Upon entering the next stage (advanced level 4) and reaching the kharej (advanced courses of the seminary) study level, students are conferred the title Hujjatoleslam Wal-Muslemin. This stage is regarded as the highest course of seminary courses, aiming to produce mujtahids in the fields of Islamic jurisprudence (Fiqh) or theology (Usul al-din). The goal is to develop the ability to derive rulings from authentic sources [books[27] (Qur'anic sciences), Sunnah, wisdom, and consensus]. This stage usually does not rely on specific textbooks but is structured around the sufficiency of principles in Jurisprudence and Jawaher al-Kalam,[28] Tahrir al-Wasila, and Urwa tol-Wosgha[29] in Jurisprudence. It is essentially a research-oriented course.[3]

The taught course at this stage typically lasts a minimum of four years.[4]

In the past, the title Hujjatoleslam Wal-Muslemin was used for Maraji, such as the Risalah of the late Ayatollah Hossein Borujerdi was published under the title Hujjatoleslam Wal-Muslemin Hossein Borujerdi, or, for example, Muhammad al-Ghazali, had this title in the past.[30] However, today these titles hold a different meaning.

Ayatollah refers to an individual who has successfully completed the kharej course (advanced courses of the seminary) and reached the level of Ijtihad. Ijtihad implies the ability to independently derive rulings using legal and principled evidence and foundations.[3]

There are two types of mujtahids: the bounded mujtahid, who is proficient in specific chapters of Fiqh, and the absolute mujtahid, who is proficient in all chapters of Fiqh.[31]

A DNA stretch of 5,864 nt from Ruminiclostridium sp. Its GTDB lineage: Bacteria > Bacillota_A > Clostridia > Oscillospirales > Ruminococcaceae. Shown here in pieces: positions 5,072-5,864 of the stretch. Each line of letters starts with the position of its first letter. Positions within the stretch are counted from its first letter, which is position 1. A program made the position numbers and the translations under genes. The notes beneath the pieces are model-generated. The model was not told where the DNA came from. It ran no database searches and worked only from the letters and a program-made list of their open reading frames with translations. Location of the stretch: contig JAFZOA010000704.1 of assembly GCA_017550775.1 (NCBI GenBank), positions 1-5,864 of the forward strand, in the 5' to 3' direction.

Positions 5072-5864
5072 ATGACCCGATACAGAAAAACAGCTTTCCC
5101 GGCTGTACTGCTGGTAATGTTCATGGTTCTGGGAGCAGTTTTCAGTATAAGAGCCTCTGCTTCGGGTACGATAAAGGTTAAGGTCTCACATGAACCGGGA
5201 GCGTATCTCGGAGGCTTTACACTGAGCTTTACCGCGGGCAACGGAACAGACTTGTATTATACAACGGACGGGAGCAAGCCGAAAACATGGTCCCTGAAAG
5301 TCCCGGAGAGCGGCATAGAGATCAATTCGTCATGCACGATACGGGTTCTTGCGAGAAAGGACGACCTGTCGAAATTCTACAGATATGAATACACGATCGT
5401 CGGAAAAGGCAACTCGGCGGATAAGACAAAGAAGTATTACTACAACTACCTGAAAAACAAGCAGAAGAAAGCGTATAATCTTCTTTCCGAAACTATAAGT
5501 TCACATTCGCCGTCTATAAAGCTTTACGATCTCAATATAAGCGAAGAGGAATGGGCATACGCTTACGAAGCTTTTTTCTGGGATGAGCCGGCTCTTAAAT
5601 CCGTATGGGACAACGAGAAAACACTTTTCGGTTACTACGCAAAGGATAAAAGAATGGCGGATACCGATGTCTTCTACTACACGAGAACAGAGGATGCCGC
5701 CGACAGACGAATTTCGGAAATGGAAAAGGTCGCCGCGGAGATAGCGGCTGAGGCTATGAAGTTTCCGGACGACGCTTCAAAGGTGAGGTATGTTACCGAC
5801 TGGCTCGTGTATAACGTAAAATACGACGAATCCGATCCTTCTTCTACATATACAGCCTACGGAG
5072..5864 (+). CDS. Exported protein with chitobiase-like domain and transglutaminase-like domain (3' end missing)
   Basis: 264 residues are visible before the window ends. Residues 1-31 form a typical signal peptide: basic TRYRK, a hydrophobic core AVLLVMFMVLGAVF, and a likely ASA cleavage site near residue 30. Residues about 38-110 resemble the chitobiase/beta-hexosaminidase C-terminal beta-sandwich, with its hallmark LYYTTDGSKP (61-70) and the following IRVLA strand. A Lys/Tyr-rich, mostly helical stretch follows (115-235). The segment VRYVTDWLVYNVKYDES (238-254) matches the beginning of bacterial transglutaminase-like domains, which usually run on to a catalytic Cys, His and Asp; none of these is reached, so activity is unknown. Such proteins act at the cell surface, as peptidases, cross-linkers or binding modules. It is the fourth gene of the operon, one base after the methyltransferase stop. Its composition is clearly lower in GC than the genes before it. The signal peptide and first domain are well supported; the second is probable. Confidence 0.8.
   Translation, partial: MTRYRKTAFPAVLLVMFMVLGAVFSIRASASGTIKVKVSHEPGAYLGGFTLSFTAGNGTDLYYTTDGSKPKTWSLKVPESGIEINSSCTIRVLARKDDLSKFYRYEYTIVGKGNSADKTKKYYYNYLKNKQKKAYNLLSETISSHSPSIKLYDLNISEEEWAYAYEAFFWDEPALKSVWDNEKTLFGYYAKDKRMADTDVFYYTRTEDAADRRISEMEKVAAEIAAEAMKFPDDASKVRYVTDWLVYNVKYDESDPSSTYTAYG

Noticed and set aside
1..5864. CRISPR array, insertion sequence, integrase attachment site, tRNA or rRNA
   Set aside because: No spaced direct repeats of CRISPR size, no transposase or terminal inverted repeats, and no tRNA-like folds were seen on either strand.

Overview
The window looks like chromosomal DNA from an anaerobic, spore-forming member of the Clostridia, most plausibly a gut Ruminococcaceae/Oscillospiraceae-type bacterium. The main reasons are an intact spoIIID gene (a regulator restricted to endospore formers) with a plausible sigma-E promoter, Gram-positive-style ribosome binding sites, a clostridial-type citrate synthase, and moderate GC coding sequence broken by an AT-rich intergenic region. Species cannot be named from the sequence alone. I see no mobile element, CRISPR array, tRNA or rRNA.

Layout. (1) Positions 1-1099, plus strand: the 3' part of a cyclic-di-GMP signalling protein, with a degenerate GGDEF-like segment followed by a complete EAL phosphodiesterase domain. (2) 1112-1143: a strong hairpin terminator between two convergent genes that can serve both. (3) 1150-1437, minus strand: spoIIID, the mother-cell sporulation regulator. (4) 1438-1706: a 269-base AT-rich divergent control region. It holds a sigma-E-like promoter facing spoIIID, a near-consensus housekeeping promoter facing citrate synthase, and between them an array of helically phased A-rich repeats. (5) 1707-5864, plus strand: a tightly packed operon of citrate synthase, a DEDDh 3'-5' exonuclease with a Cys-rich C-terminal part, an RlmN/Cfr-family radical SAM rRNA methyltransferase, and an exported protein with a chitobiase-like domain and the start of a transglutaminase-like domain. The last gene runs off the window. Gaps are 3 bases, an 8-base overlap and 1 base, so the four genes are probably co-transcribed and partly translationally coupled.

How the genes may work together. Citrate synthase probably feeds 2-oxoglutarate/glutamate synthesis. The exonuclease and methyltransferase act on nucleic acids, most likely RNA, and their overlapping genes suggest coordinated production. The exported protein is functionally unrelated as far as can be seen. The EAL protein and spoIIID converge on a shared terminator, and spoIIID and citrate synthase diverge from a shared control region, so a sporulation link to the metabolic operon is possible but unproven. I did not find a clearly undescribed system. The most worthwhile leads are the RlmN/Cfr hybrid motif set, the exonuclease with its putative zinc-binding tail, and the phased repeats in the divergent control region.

Apart from completing advanced studies, an individual must teach a kharej course (advanced courses of the seminary) of Islamic jurisprudence (Fiqh) or theology (Usul al-din) for several years to attain the title of Ayatollah.

Seghatoleslam as a family name in Iran

While Seghatoleslam is primarily a title in Shia Islam,[32] it can also be used as a family name in some Iranian families. This practice aligns with the common cultural phenomenon where individuals use titles as family names or adopt religious or cultural terms reflecting their identity as their family name.[7][33]

The utilisation of Seghatoleslam as a family name is relatively uncommon and mostly confined to Iran / Persia. In other countries, even those with significant Shia Muslim populations,[10][11] people tend to adopt other family names that mirror their cultural or ethnic identity.[34]

Notable Seghatoleslam family in Iran

Individuals with the Seghatoleslam family name may be residing in Shiraz, Tabriz, or other parts of Iran / Persia, considering it is a distinct family name in the region. Notable family members in Iran include:

  1. Mirza Ali Aqa Seghatoleslam Tabrizi[35] (January 19, 1861 – December 31, 1911) was an Iranian nationalist who lived in Tabriz City, Iran, during the Persian Constitutional Revolution and was a reformist Shia cleric.
  2. Seyed Zeinolabedin Seghatoleslam[36] (also known as Seyed Ali Seghatoleslam Arsenjani) (December 1923 – June 2000) was an Iranian Twelver Shia clergyman who lived in Arsenjan City[37] (Fars province) and Shiraz, Iran. He was one of the most influential intellectuals among the people of Arsenjan City and Arsenjan County.[38] He was engaged in teaching Islamic jurisprudence (Fiqh) and Islamic sciences in Arsenjan seminaries while he was in charge of managing the seminaries.[39]
  3. Mohammad Ali Seghatoleslam Isfahani[40] (1854 – 1900) was an Iranian Shia clergyman who lived in Isfahan, Iran. He was one of the great scholars and jurists of his era in Isfahan City (Isfahan province) and had complete knowledge and expertise in all branches of Islamic jurisprudence (Fiqh).[41]
  4. Seyed Abdullah Seghatoleslam[42] (July 3, 1868 – July 8, 1962) was an Iranian Twelver Shia clergyman who lived in Isfahan City, Iran, and Najaf, Iraq. He was engaged in teaching and authoring books in Najaf City and left valuable works in Islamic sciences.[43]

See also

References

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Further reading